We’re here to dive deep and give you the dirt on why your concrete is sinking.

It’s all about the dirt!

Concrete settlement occurs when soils beneath the slab are displaced. Depending on the area that your house is in, it could be a number of reasons why the soil has failed! In our area of BC, the sediments vary from soft peat to mountain bedrock. All soils react differently over time but the 3 major causes of settlement are: drying and shrinking of the soils, wetting and softening of soil and poorly compacted fill soil.

Drying and shrinking soils

During prolonged dry periods, the soils around your home may begin to dry. Clay soils are especially prone to shrinking and dry out, which creates a void between the structure and the soil it’s relying on to support it. When this happens, your foundation can settle as well which often results in structural damage.

OVER-SATURATED SOILS

Water can be dangerous for your home’s structure in many ways. Here are some common causes of water over-saturation:

  1. Heavy rains and flooding can soften the once-dry soil to become over-saturated and cause heavy objects to sink (AKA – your house)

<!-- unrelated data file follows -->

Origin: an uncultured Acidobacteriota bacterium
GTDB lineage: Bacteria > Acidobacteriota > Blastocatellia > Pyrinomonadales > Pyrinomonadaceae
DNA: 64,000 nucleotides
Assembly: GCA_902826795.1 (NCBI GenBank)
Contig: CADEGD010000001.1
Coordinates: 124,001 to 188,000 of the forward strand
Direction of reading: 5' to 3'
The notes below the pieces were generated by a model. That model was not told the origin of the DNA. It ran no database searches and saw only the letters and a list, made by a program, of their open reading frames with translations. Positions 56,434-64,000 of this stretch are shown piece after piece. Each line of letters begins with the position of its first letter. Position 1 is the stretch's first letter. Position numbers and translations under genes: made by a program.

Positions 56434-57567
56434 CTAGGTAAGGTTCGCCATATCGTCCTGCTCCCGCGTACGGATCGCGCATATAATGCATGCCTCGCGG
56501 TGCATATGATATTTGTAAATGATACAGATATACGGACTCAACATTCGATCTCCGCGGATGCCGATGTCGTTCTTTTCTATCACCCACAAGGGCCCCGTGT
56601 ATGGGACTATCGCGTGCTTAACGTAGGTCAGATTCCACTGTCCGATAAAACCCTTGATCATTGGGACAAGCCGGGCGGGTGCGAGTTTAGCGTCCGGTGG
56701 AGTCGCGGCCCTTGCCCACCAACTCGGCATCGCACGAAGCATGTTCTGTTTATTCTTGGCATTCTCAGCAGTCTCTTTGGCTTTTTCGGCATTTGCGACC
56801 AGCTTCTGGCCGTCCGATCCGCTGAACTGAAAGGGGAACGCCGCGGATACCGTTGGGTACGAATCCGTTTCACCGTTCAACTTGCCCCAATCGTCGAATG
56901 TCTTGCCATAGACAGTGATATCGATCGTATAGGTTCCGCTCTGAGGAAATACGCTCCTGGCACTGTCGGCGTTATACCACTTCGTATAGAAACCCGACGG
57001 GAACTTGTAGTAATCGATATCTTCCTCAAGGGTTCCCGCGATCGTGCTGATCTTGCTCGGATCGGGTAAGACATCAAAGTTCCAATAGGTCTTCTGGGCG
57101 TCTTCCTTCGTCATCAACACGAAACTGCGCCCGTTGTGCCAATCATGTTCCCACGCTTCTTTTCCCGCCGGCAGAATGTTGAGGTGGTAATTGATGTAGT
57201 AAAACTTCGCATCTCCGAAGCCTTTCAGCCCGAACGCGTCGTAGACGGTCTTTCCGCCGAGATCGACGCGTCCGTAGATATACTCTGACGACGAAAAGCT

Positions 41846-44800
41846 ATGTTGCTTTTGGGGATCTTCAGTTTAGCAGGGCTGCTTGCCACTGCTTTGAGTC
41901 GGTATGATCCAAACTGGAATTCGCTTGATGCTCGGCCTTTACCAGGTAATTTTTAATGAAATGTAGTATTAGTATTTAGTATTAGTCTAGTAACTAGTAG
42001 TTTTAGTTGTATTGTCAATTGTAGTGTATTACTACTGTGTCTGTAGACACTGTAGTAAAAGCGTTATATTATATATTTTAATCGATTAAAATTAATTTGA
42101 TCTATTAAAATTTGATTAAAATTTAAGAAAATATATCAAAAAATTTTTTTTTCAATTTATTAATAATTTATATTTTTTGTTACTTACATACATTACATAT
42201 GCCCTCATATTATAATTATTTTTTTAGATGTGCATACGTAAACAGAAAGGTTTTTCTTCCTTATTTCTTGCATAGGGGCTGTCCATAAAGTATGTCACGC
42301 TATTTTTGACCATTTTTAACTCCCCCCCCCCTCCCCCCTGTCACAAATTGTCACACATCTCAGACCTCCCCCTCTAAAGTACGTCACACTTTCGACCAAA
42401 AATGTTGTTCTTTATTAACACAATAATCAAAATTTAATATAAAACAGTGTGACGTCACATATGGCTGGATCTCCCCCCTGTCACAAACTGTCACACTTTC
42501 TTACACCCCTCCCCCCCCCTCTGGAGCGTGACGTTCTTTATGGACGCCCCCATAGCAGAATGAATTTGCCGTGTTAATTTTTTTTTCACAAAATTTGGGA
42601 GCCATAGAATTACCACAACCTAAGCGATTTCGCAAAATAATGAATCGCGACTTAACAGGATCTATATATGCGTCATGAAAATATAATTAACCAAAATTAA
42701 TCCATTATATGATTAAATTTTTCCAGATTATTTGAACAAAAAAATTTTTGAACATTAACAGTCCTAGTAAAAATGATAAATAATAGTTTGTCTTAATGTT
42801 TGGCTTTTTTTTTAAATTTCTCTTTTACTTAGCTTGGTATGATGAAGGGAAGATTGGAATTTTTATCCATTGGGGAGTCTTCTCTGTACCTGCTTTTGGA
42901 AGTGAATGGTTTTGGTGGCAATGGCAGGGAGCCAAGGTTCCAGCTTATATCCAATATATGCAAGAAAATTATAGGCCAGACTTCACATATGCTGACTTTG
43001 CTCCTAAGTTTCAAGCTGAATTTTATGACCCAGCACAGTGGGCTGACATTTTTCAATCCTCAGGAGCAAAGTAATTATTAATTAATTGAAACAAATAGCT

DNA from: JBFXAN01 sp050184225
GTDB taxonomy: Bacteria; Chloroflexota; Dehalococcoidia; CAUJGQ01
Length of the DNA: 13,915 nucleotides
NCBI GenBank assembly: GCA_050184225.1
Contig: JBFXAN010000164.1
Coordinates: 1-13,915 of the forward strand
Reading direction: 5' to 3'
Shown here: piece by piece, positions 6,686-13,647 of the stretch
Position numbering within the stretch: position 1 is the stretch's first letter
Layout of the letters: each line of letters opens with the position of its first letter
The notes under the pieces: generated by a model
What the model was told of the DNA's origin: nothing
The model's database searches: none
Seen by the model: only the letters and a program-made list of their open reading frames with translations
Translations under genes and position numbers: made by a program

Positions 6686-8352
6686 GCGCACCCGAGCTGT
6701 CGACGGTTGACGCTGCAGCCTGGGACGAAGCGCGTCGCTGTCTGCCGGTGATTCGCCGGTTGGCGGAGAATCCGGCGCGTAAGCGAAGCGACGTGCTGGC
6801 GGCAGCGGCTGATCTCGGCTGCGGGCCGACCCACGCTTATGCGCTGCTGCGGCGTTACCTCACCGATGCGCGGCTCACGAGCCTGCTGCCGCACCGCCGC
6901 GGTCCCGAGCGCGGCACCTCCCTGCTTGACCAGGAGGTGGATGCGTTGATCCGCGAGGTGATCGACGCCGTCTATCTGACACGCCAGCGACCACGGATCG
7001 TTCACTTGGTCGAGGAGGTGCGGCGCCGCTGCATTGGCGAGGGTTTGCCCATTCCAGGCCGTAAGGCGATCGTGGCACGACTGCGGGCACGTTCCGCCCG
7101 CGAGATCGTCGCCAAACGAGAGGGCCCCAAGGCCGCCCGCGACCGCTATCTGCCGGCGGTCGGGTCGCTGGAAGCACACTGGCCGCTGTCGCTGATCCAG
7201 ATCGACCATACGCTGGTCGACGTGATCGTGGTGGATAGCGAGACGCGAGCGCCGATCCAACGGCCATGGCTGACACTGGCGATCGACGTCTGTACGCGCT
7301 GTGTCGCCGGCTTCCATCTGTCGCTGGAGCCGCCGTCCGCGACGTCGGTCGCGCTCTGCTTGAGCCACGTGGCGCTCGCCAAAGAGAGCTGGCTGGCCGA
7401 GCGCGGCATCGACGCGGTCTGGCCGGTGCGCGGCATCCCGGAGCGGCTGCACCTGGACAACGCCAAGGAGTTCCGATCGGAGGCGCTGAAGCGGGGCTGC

2. Poor drainage, such as clogged gutters, can cause water to pool next to the home, which softens the soils. Boom, there goes your house
  3. Plumbing leaks and broken water lines under or near a home can be really detrimental to the soil. The excess water causes the soil to settle, which can cause interior slabs to sink, or even the whole foundation. Oftentimes, plumbing leaks actually push soils out from under the home, creating a void beneath the structure.
Poorly Compacted Fill SoilS

Before building a new home, builders often use soils from another location to fill in any hollow or depressed areas in the lot. This “fill soil” is typically looser and lighter than the dense, – hard-packed soils already present in the lot. This fill soil is usually compacted thoroughly before placing a foundation. However, if this compaction is not done, or is done poorly, your home’s weight may cause the soil to compress, leading to foundation settlement issues.

One of the most common cases we see is when houses are built on a slope. If your house is on a slope, chances are that half your house is sitting on the original soils and the other half is on fill-soils. We see cases like this at least once a week, where the fill soils have started to give way, causing the foundation to settle. Aren’t sure what symptoms of settlement to look for? Do this quick test to find out!

 

So now you know, concrete settlement is definitely all about the dirt!

If you’re concerned about settlement around your home, please contact us now for a free estimate. We’d love to help!

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